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In general, rowers are all round athletes because they need a strong upper body and arms to stroke the oars, a strong back and abdominal muscles to sustain the stroke speed, and powerful legs to help drive the oars. Rowing drills isolate each part of the body and the stroke cycle to help athletes row better, harder and faster.
Legs Only Rowing – Start with your oar in the drive position and drive only using your legs. Lock your arms and shoulders and propel the boat only using the power of your legs. Build on this drill by doing 10 strokes with only your legs, 10 strokes using just your back and arms, and then back to 10 strokes of legs only. Do this for 10 repetitions.
Wide Grip Sculling
– Hold your oar below the rubber grip, on the narrow part of the blade shaft. Do 10 strokes with your hands in this position. Move on from this by doing 10 wide grip strokes, 10 normal grip strokes, and then back to 10 wide grip strokes again. Do this for 10 repetitions.
One legged Squats
- Find a high bench or stable stool and stand on it such that one leg dangles over the outside edge. Your dangling foot should not touch the ground when doing the squat, so make sure your bench is tall enough.
When you first attempt this drill, you may need to hold onto the wall. Slowly lower yourself into a squat position and then stand up. Try to go down till your thigh is parallel to the ground. Do three repetitions of 10 squats for each leg.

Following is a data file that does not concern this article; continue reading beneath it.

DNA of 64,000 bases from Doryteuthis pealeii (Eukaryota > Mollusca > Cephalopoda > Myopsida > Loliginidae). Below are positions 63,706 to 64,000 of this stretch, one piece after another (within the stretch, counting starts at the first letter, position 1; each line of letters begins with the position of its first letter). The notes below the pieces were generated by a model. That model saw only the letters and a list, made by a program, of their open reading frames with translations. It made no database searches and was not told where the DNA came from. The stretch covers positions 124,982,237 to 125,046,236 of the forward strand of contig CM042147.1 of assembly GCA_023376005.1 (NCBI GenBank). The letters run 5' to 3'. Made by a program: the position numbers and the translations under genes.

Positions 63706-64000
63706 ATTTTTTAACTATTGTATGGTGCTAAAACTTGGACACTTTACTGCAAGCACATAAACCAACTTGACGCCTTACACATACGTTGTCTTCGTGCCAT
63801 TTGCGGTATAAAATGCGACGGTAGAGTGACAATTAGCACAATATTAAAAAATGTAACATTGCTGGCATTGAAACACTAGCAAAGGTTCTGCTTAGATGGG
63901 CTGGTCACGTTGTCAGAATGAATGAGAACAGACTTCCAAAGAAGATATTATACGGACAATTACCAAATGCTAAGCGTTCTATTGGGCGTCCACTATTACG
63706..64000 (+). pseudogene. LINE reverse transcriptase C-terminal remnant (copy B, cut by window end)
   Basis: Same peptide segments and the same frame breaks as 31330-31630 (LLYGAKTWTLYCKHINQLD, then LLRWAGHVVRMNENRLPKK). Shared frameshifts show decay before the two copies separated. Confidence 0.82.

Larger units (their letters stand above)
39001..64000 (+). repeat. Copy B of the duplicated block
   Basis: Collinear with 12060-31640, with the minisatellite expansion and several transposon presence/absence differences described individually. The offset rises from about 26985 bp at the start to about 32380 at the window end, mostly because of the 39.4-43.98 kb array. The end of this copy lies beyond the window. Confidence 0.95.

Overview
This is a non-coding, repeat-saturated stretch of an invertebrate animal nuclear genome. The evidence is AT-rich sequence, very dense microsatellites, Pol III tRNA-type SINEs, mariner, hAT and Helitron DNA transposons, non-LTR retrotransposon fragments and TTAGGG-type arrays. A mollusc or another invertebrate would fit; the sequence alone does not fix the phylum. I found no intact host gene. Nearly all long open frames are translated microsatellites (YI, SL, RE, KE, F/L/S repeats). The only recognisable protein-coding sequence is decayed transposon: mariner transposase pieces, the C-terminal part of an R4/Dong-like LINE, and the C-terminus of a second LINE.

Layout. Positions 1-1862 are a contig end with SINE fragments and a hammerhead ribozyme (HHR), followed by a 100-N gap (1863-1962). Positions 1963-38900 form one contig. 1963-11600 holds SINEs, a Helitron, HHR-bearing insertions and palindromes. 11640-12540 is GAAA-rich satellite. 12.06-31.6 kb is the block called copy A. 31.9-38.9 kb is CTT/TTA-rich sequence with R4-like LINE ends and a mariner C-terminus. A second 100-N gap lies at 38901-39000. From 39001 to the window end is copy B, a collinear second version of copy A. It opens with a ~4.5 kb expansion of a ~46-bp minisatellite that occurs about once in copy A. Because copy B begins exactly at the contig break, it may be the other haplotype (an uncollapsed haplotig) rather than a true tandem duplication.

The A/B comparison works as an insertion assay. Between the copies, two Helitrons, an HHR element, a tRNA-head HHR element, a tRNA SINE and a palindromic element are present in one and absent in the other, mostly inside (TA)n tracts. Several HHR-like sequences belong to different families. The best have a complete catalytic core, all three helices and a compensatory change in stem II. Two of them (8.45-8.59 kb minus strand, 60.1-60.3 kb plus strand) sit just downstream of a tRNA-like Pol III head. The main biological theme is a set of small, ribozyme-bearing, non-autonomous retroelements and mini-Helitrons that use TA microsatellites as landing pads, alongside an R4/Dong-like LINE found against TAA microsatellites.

Back and forth medicine ball - You will need to work in pairs for this drill. Sit on the ground facing your partner about 1m apart. Lie down and hold the medicine ball over your head in a sit up position. Your partner remains sitting upright. Shout a word or make a sound to alert them you are going to sit up. As you fully sit up, release the ball to your partner. He/she will catch the medicine ball and control their body to lie down while holding the ball above their heads. Throw the medicine ball back and forth until you are comfortable with throwing and catching. Slowly increase the distance between the both of you and do 3 repetitions of 15 throws each.
Plop Drill - This drill is for crews to learn to maintain their balance. Have the crew sit comfortably in their boat and hold their oars with blades in the water as though they are stroking. Without giving any commands, have them try to raise and lower their oars at the same time. The goal is to keep the boat balanced for as long as possible. Crews with poor timing will pitch (move the boat too much to the side, and this may cause the boat to capsize or slow the boat down during a race) the boat in no time. This drill encourages them to anticipate the rhythm collectively, so they can row better as a crew.
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